Rust and Bone15 ¦ Blu-ray, DVD
Marion Cotillard is one of those French actresses who has the ability – and talent – to flit back and forth from starring in French films using her native tongue, to US films. Winning an Oscar (as she did in 2008 for role in La Vie en Rose) can do that for a career.
While making the most recent Batman flick, she found time to make this altogether different film back on home soil.
With very little in the way of prospects in Belgium, Ali (Matthias Schoenaerts), with his young son Sam (Armand Verdure) in tow, arrives at his sister's house in Antibes. It's been five years since they last had contact, so it's no surprise that the she's a little frosty at their arrival. But despite her and her partner struggling to make ends meet themselves, she lets them stay; after all, family is family.
Ali doesn't rest on his laurels looking for work; he gets a job working as a bouncer in a local club. It's there that he meets Stéphanie (Cotillard); after rescuing her from a bar fight brawl, he escorts her home and leaves her with his number.
He doesn't hear from her in a while, and he knows exactly why; she was involved in a horrific accident at work that was reported on the news – no surprise really when you consider a killer whale was involved. She was a killer whale trainer who was attacked when one of their performances went terribly wrong.
Just as she thinks she's ready to get on with her life, she contacts Ali. He's not only happy to meet up with her, but also to develop their friendship further. But where Ali sees only friendship, and the physical benefits that can come from such mutual understandings, Stéphanie believes that a true relationship could be possible. But if it is, it's going to take some time getting there.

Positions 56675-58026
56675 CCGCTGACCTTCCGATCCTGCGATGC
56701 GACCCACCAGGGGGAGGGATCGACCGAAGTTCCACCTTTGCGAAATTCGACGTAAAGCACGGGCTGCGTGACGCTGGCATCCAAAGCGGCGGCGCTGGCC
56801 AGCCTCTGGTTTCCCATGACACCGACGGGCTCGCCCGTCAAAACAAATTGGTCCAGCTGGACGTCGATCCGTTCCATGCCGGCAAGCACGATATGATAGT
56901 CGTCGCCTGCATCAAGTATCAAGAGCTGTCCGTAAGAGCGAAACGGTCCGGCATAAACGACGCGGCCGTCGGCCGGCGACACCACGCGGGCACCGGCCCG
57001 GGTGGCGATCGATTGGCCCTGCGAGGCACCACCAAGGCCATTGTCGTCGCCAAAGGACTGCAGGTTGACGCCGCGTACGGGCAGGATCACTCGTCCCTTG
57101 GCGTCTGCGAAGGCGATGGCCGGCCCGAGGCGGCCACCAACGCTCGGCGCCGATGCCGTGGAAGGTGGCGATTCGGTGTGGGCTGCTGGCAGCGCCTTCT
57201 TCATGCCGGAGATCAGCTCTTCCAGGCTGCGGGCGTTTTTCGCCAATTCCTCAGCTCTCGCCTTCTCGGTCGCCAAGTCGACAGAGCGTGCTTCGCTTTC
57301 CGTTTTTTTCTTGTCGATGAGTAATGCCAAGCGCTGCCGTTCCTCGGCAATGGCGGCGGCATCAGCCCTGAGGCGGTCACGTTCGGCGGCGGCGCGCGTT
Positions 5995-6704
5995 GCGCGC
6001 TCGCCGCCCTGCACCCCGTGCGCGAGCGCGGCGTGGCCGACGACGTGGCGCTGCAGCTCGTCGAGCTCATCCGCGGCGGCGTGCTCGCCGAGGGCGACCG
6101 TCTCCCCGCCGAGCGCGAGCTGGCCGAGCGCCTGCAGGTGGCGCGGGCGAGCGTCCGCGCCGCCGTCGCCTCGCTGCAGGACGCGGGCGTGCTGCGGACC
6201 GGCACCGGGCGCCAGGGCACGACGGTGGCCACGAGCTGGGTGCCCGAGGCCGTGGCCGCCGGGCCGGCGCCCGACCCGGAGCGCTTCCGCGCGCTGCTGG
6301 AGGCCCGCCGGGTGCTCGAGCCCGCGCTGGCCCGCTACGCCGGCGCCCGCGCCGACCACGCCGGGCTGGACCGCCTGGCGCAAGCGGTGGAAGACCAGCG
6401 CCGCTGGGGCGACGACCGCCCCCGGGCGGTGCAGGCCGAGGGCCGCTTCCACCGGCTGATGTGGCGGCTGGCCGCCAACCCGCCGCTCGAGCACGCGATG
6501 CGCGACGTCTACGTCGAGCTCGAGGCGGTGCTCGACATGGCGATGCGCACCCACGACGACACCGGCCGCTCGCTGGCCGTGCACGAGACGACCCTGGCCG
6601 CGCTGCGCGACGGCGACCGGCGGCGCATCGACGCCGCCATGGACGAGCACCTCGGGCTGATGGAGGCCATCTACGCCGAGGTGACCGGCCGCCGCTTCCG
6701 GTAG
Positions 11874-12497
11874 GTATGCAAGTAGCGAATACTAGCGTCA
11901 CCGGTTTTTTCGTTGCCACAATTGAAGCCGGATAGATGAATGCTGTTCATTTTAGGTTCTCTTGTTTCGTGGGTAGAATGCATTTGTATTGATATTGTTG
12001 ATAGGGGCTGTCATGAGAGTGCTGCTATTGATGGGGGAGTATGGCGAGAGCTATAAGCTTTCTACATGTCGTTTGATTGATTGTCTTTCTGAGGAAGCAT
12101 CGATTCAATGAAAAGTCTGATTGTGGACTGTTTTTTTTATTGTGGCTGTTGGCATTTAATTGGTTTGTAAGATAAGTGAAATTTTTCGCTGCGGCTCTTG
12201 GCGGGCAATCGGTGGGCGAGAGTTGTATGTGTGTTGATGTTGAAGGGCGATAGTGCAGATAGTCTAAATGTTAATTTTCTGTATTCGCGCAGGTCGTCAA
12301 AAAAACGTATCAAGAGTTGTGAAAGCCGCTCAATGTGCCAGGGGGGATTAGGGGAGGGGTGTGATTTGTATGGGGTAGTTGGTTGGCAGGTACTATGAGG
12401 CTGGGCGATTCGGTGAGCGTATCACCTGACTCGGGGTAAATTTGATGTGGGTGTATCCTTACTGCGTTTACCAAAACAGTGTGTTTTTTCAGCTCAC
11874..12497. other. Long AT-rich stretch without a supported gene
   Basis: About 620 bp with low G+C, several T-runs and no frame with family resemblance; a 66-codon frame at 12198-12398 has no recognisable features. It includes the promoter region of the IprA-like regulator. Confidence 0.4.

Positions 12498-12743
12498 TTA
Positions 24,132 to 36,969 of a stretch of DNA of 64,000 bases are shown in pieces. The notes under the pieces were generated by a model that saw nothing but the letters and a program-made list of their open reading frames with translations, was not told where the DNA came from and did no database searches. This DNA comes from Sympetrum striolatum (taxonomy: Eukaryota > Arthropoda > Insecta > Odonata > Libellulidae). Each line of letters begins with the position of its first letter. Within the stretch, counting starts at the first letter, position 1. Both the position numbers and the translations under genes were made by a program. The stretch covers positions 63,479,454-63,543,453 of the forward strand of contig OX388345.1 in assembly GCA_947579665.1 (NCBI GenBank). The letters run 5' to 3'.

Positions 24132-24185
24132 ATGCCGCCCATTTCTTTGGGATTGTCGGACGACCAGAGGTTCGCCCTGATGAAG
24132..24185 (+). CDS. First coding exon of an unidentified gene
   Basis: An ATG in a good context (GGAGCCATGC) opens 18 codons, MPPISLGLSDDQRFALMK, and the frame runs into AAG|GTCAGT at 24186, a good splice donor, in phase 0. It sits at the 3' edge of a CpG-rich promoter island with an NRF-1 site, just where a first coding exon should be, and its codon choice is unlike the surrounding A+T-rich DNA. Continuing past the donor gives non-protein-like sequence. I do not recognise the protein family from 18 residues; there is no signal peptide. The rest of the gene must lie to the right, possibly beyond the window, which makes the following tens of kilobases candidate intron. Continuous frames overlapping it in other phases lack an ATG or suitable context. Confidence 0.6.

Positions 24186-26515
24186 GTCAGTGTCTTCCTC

French director and writer Jacques Audiard clearly knows his onions; his last two films, 2005's The Beat That my heart Skipped and 2009's A Prophet, were both critically acclaimed and with good reason. Audiard proved with both features that he has a talent for taking his vision off the page and projecting it with aplomb onto the screen.
It's knowing his proven ability that makes Rust and Bone that bit more of a disappointment.
Although undeniably cinematic, having killer whales in the film feels completely far-fetched. She might as well have been attacked by werewolves, as it would have had the same level of believability about it.
What's an even bigger struggle however, is the relationship between the film's two leads. It's as if there are actually two very different films struggling to get out. One that follows the struggle of a father bringing up his son, who finds himself getting sucked into the seedy world of illegal fighting; the other, following a woman coming to terms with who she is after being attacked by a, erm, killer whale. Merging the two scenarios together just doesn't gel.
The film isn't helped by the fact that its romantic leads don't really spend that much screen time together; so by the film's end, their relationship doesn't appear to be totally genuine.
Perhaps Audiard had two great scripts (well, one and a half, the one about being attacked by a killer whale stinks of being sub B-movie material), and was told by producers that he was only allowed to make the one.
Although the script is woolly at best, both Cotillard and Schoenaerts give a good account of themselves. It's just a shame they had to star in the same film. If Audiard wanted a film with real bite, he should have just let that killer whale go on a frenzied rampage, as the result would have bound to be far more entertaining.